By Bob Groeneveld
Like nearly all Canadian children of Dutch immigrants, I grew up with the pre-Christmas tradition of Sinterklaas.
It’s early to be talking about Christmas, but hang with me a bit. The election figures in my tale.
Canadians of Dutch heritage reading this are already cringing, because they know where I’m headed.
English-speaking Canadians are more likely to know Sinterklaas as Santa Claus.
But there are differences between them.
Like our benevolent Santa, Sinterklaas rewards good little boys and girls with toys and goodies.
Santa makes his deliveries via a magical sleigh ride on Christmas Eve. Sinterklaas hands out candies and oranges from horseback as he rides through town on Dec. 6.
Both traditions are aimed at keeping children in line. Santa has no gifts for “bad” kids.
And Sinterklaas is followed by Zwarte Piet, who in the version my parents related, gives “bad” children a lump of coal, but in a harsher version of the tradition, Sinterklaas’s sidekick stuffs bad kids into a sack and takes them away to suffer eternal punishment.
Zwarte Piet – or Black Peter, in English – is a slow-witted black dwarf or child, usually portrayed in parades and celebrations by a person in blackface. Sinterklaas is always white as the driven snow, sporting a white beard, and even his horse is always snow white.
When the Lower Mainland’s annual Sinterklaas Parade was moved to Langley in 2012, because New Westminster, the parade’s host for decades, decided it was racist, my first thought was, “Racist? Nonsense! What could possibly be racist about a tradition in which a cool white guy rewards good and nice children with candies and parties, while the bad children are left to be mistreated by a nasty little gnarled black… oh, wait… maybe New West has something there.”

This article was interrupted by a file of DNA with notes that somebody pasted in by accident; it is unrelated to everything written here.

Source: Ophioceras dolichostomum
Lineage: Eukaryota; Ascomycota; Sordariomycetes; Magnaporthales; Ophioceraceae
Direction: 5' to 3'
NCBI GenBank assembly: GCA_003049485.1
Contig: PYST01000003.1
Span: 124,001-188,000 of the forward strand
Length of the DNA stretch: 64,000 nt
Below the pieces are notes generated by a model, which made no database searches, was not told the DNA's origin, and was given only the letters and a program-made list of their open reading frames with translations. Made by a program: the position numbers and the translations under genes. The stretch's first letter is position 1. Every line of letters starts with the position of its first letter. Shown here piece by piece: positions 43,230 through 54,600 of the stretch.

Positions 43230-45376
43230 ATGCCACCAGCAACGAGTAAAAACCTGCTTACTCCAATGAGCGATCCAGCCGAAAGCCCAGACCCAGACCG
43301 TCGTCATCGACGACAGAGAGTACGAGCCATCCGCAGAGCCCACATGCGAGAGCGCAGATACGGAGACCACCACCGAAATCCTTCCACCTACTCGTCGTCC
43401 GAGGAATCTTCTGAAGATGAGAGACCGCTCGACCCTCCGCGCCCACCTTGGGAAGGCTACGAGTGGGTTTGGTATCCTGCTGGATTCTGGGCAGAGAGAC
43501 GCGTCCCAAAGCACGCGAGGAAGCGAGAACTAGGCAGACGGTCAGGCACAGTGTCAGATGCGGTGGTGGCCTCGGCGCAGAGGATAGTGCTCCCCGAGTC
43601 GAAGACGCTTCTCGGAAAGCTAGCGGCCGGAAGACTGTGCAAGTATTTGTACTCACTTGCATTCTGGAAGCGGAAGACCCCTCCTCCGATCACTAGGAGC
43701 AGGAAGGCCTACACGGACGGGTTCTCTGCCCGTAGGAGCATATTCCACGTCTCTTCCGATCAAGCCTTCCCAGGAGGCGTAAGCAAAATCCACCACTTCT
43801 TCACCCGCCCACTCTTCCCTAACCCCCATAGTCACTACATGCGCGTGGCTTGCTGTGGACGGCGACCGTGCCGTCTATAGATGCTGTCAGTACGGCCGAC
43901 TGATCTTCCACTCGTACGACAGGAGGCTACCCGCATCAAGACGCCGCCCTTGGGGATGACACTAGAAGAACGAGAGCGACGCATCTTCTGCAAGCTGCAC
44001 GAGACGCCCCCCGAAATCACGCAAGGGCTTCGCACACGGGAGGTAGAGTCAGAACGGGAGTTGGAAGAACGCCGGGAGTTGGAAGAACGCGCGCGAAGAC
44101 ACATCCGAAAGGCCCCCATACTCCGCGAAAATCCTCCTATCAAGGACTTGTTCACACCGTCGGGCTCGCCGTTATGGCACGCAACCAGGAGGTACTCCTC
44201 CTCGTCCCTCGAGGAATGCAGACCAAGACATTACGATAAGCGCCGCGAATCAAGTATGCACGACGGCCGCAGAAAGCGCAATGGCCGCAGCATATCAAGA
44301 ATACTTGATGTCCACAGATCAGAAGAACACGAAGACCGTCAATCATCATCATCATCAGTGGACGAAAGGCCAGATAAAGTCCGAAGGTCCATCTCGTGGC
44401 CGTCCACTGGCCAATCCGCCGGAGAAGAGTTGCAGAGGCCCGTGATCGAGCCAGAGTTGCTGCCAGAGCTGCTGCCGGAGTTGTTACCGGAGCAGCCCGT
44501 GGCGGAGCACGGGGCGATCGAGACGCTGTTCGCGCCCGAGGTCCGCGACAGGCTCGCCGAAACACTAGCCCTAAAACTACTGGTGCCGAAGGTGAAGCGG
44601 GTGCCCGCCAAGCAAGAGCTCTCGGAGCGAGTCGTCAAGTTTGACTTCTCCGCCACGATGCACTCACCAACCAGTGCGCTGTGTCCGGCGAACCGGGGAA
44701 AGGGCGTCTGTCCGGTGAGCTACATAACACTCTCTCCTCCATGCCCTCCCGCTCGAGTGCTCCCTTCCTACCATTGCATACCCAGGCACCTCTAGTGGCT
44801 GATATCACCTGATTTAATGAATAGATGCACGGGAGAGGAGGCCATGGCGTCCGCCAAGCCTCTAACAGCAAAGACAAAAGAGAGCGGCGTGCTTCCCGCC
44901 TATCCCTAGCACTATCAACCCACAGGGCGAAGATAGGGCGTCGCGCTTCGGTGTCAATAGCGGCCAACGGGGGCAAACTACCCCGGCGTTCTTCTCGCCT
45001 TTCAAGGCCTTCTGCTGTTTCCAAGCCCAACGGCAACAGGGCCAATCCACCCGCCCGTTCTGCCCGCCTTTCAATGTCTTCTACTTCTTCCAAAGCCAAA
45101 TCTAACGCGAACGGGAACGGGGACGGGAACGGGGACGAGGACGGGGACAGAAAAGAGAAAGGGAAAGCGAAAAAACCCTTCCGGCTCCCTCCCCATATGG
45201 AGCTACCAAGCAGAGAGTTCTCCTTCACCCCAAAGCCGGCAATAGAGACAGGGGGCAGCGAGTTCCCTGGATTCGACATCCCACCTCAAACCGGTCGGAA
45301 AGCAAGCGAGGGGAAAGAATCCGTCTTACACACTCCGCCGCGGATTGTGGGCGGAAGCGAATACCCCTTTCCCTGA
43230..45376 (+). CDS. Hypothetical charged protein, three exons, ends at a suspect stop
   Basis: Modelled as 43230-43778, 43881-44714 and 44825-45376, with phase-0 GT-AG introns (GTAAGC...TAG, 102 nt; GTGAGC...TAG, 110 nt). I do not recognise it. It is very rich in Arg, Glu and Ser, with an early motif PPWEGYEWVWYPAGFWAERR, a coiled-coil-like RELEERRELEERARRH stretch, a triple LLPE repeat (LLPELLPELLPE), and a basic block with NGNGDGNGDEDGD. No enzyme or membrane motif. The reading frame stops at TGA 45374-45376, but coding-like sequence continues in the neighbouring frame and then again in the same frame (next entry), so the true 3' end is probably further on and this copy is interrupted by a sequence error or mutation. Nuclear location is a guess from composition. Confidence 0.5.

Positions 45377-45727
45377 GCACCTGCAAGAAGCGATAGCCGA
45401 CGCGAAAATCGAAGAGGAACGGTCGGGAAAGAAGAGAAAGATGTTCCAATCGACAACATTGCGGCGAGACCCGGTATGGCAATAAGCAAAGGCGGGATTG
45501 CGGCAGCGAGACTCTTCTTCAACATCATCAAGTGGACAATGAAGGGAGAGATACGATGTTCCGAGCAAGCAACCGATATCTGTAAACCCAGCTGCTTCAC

I like to believe that my eyes were opened a bit, and that I grew a little.
I don’t believe people are bad when they unwittingly do bad things, like buy into the cultural racism of the Zwarte Piet insult.
But it’s still bad, and I believe I’m a better person now that I know and have divorced myself from that tradition.
People are saying that Trudeau made his brown- and blackface transgressions at a time when most Canadians were less aware of the damage. Canada has grown since then, and gotten a little (certainly not enough yet) better.
From his actions – and his immediate and effusive apologies – Trudeau appears to have grown with his country.
Meanwhile, as of this writing, days after revelation of her association with a black-face Zwarte Piet event – many years more recent that any of Trudeau’s transgressions – neither a Cloverdale-Langley Conservative candidate nor her party leader have apologized or even disavowed that racist tradition.
There are bigger fish to fry in the upcoming election – like whether or not there will be fish for my grandchildren’s children to fry.
Still, I’d just like to see evidence that all of our leaders can grow.